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While Prather and others explore the environmental impact of airborne bacteria, Christner is trying to understand this mysterious high-altitude ecosystem as a whole. Working not far from his base at LSU, he is setting out to learn how much is alive in the sky and how far up it lives.
On a cold autumn morning, Christner guides his pickup down a two-lane highway in central Louisiana, speeding past pine thickets, swamps, and dirt roads that don't show up on his truck's navigation system. "I'm not sure where the hell we're going," he admits.
Christner's movements are at the mercy of the shifting winds thousands of feet overhead. He and five other vehicles are following a weather balloon that was launched several minutes ago. "It's at 1,500 metres and still ascending — we're about three kilometers ahead of it on the road," says a voice over the radio.
The balloon's 5 kg payload, including a GPS transponder, is held together with flimsy string and Styrofoam—designed, per FAA regulations, to disintegrate if it encounters the turbines of a passenger plane. Between 3,000 and 9,000 metres, a door will spring open. The device will collect drifting cells in a coat of gooey grease, just as the front grill of Christner's truck is collecting insects. At 10,700 metres the germ catcher will cut its string, drift down on a parachute, and hopefully land where it can be found.
The device has previously come to rest in swamps and rice paddies and tangled itself 18 metres up in a longleaf pine. Today the scientists find it in a dense forest, 1.1 km past a locked gate adorned by two deer skulls with metal stakes driven through their foreheads.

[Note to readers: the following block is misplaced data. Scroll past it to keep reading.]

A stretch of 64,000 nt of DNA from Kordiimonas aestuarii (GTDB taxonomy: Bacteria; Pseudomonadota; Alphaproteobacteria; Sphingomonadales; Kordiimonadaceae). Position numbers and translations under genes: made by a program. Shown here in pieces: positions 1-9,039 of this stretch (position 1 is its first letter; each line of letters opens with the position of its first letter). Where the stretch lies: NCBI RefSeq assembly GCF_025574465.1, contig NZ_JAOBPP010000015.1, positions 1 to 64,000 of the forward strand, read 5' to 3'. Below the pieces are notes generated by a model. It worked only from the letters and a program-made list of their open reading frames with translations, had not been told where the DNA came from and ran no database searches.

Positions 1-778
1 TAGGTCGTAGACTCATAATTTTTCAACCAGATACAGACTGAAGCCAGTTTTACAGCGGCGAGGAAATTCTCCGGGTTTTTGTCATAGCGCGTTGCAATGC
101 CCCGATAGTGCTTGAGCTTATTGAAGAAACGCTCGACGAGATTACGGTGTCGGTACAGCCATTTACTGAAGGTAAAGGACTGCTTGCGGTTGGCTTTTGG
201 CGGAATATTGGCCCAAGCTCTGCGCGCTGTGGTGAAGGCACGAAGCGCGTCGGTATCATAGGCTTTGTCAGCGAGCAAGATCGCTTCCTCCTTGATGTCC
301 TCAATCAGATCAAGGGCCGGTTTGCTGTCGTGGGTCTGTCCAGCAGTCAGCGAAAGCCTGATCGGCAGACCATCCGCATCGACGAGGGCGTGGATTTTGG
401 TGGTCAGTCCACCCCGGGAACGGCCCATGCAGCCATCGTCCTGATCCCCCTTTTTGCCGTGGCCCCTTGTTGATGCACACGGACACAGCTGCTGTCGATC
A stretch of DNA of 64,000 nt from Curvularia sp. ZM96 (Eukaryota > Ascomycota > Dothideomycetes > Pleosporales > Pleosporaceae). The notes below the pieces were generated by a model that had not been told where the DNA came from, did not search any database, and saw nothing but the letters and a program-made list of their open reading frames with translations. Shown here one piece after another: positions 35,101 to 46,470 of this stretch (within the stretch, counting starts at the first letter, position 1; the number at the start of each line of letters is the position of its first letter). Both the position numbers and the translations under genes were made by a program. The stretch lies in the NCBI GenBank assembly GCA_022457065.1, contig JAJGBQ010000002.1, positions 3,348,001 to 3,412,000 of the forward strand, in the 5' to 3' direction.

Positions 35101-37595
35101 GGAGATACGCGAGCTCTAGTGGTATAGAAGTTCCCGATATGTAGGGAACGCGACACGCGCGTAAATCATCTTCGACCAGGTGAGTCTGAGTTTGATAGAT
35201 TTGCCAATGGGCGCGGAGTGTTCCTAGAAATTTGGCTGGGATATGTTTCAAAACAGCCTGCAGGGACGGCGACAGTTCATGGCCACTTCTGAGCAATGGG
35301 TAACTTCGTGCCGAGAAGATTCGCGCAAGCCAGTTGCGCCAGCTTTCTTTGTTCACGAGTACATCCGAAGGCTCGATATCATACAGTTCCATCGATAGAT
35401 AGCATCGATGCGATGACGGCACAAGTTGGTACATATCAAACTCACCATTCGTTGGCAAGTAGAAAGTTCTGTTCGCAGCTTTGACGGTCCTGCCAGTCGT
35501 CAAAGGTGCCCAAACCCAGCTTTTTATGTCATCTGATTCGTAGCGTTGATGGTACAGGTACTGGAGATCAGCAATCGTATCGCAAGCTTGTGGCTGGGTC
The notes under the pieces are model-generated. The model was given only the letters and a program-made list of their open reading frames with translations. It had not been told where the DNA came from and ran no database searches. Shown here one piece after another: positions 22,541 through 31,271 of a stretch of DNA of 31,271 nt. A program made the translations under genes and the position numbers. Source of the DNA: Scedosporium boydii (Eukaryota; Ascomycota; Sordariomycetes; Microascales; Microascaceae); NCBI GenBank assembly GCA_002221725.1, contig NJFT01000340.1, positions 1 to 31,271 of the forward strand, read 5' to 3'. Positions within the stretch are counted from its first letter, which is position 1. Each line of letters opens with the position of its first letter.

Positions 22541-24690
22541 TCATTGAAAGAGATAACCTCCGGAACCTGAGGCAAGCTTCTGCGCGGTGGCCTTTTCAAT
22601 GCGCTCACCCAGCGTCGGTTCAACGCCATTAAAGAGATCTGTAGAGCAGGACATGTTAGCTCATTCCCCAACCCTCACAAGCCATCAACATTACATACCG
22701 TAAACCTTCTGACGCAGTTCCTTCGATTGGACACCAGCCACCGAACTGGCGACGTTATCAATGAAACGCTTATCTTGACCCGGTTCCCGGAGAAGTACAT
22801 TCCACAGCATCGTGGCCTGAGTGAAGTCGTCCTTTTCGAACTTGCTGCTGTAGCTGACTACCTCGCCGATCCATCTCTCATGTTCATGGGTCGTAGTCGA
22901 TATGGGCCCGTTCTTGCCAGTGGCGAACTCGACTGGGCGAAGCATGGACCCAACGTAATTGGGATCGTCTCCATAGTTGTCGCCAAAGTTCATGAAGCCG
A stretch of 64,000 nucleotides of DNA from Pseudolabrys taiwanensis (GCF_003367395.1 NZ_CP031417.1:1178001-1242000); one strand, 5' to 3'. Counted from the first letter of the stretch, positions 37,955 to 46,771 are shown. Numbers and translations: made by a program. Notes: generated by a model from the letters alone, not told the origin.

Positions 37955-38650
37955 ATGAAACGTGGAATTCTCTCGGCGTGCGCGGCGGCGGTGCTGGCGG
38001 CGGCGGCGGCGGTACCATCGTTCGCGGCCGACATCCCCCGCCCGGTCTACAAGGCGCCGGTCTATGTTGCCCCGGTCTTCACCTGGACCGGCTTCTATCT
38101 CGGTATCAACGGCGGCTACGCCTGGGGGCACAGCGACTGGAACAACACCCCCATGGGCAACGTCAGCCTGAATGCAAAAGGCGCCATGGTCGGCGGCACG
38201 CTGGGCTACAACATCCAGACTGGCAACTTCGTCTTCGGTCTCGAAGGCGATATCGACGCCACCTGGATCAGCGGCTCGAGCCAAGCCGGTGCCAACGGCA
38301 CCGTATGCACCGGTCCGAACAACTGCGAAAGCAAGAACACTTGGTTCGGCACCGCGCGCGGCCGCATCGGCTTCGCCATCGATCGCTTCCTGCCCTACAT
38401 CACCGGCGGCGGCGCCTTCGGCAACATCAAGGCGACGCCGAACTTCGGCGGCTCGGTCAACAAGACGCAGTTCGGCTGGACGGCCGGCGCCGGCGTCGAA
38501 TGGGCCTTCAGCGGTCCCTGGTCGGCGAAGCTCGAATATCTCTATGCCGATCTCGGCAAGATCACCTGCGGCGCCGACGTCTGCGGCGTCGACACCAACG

Christner's Ph.D. student Noelle Bryan will grow the bacteria the balloon collects in order to identify them. Later she'll look to see if they carry the gene for ice nucleation. "My guess," Christner says, "is there are probably a whole slew of organisms out there that have this capability that we simply haven't identified."
The balloon launches are also aimed at discovering how high in the atmosphere life can survive. This past September Christner's team made its highest launch yet, to 37,200 metres over New Mexico. A video camera on board recorded the balloon's rise into the stratosphere — a place that hovers at the edge of space, with Earth's blue curving surface below and black, starry sky above.
Conditions in the stratosphere resemble those on the surface of Mars. Levels of damaging ultraviolet radiation are 1,000 times as high as those at sea level, threatening to chisel a cell's DNA into haiku-length snippets. And the atmospheric pressure is only half a per cent of what it is at sea level, threatening to shrivel cells into freeze-dried corpses. Christner sees his studies in the stratosphere as a test run for looking for life in other worlds. "What we are doing," he says, "is not so different from what will happen in the future when we send missions to Mars to take samples to bring them back to Earth."